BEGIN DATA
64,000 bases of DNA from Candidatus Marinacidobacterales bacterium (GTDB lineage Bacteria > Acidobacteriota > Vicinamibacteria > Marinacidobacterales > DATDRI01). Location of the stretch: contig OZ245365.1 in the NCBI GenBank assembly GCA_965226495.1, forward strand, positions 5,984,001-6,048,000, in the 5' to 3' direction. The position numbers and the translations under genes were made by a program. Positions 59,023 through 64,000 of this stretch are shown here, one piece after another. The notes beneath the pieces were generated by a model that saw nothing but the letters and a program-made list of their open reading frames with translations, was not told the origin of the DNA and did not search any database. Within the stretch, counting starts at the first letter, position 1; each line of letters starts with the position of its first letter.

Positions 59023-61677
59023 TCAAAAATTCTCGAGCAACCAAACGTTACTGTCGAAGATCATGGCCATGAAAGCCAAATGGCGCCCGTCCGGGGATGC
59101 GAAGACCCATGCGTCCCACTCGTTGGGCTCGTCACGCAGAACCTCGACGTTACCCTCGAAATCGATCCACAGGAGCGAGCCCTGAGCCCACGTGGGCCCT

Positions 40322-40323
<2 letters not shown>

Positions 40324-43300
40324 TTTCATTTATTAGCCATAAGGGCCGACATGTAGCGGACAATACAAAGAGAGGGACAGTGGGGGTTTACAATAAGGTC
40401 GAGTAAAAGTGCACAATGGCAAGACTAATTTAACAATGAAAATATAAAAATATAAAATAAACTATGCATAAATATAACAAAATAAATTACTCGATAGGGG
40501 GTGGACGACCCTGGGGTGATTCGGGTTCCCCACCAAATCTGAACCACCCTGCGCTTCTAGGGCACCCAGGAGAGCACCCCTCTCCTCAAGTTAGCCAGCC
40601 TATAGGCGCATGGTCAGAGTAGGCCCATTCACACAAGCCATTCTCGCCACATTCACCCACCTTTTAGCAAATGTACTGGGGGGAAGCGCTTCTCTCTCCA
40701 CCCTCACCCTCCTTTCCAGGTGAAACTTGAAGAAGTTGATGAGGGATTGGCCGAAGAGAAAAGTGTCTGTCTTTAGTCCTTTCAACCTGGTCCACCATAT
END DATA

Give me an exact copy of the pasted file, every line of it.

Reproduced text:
64,000 bases of DNA from Candidatus Marinacidobacterales bacterium (GTDB lineage Bacteria > Acidobacteriota > Vicinamibacteria > Marinacidobacterales > DATDRI01). Location of the stretch: contig OZ245365.1 in the NCBI GenBank assembly GCA_965226495.1, forward strand, positions 5,984,001-6,048,000, in the 5' to 3' direction. The position numbers and the translations under genes were made by a program. Positions 59,023 through 64,000 of this stretch are shown here, one piece after another. The notes beneath the pieces were generated by a model that saw nothing but the letters and a program-made list of their open reading frames with translations, was not told the origin of the DNA and did not search any database. Within the stretch, counting starts at the first letter, position 1; each line of letters starts with the position of its first letter.

Positions 59023-61677
59023 TCAAAAATTCTCGAGCAACCAAACGTTACTGTCGAAGATCATGGCCATGAAAGCCAAATGGCGCCCGTCCGGGGATGC
59101 GAAGACCCATGCGTCCCACTCGTTGGGCTCGTCACGCAGAACCTCGACGTTACCCTCGAAATCGATCCACAGGAGCGAGCCCTGAGCCCACGTGGGCCCT

Positions 40322-40323
<2 letters not shown>

Positions 40324-43300
40324 TTTCATTTATTAGCCATAAGGGCCGACATGTAGCGGACAATACAAAGAGAGGGACAGTGGGGGTTTACAATAAGGTC
40401 GAGTAAAAGTGCACAATGGCAAGACTAATTTAACAATGAAAATATAAAAATATAAAATAAACTATGCATAAATATAACAAAATAAATTACTCGATAGGGG
40501 GTGGACGACCCTGGGGTGATTCGGGTTCCCCACCAAATCTGAACCACCCTGCGCTTCTAGGGCACCCAGGAGAGCACCCCTCTCCTCAAGTTAGCCAGCC
40601 TATAGGCGCATGGTCAGAGTAGGCCCATTCACACAAGCCATTCTCGCCACATTCACCCACCTTTTAGCAAATGTACTGGGGGGAAGCGCTTCTCTCTCCA
40701 CCCTCACCCTCCTTTCCAGGTGAAACTTGAAGAAGTTGATGAGGGATTGGCCGAAGAGAAAAGTGTCTGTCTTTAGTCCTTTCAACCTGGTCCACCATAT